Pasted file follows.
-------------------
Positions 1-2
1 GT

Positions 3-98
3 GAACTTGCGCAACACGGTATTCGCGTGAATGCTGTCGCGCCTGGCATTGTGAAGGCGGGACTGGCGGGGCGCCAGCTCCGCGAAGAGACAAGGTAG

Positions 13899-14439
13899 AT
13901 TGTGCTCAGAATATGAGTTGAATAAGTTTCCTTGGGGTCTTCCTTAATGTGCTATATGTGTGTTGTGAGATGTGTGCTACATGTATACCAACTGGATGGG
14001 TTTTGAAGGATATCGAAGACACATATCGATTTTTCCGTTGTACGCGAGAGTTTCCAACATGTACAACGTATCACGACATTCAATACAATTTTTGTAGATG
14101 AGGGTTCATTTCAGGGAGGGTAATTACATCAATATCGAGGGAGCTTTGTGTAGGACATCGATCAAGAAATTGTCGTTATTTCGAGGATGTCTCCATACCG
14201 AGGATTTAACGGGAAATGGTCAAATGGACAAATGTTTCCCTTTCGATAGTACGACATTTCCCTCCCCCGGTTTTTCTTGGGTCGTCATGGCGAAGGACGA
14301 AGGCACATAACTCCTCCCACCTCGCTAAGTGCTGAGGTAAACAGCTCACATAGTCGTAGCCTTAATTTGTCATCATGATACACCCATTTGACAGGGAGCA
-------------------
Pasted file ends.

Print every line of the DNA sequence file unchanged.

Positions 1-2
1 GT

Positions 3-98
3 GAACTTGCGCAACACGGTATTCGCGTGAATGCTGTCGCGCCTGGCATTGTGAAGGCGGGACTGGCGGGGCGCCAGCTCCGCGAAGAGACAAGGTAG

Positions 13899-14439
13899 AT
13901 TGTGCTCAGAATATGAGTTGAATAAGTTTCCTTGGGGTCTTCCTTAATGTGCTATATGTGTGTTGTGAGATGTGTGCTACATGTATACCAACTGGATGGG
14001 TTTTGAAGGATATCGAAGACACATATCGATTTTTCCGTTGTACGCGAGAGTTTCCAACATGTACAACGTATCACGACATTCAATACAATTTTTGTAGATG
14101 AGGGTTCATTTCAGGGAGGGTAATTACATCAATATCGAGGGAGCTTTGTGTAGGACATCGATCAAGAAATTGTCGTTATTTCGAGGATGTCTCCATACCG
14201 AGGATTTAACGGGAAATGGTCAAATGGACAAATGTTTCCCTTTCGATAGTACGACATTTCCCTCCCCCGGTTTTTCTTGGGTCGTCATGGCGAAGGACGA
14301 AGGCACATAACTCCTCCCACCTCGCTAAGTGCTGAGGTAAACAGCTCACATAGTCGTAGCCTTAATTTGTCATCATGATACACCCATTTGACAGGGAGCA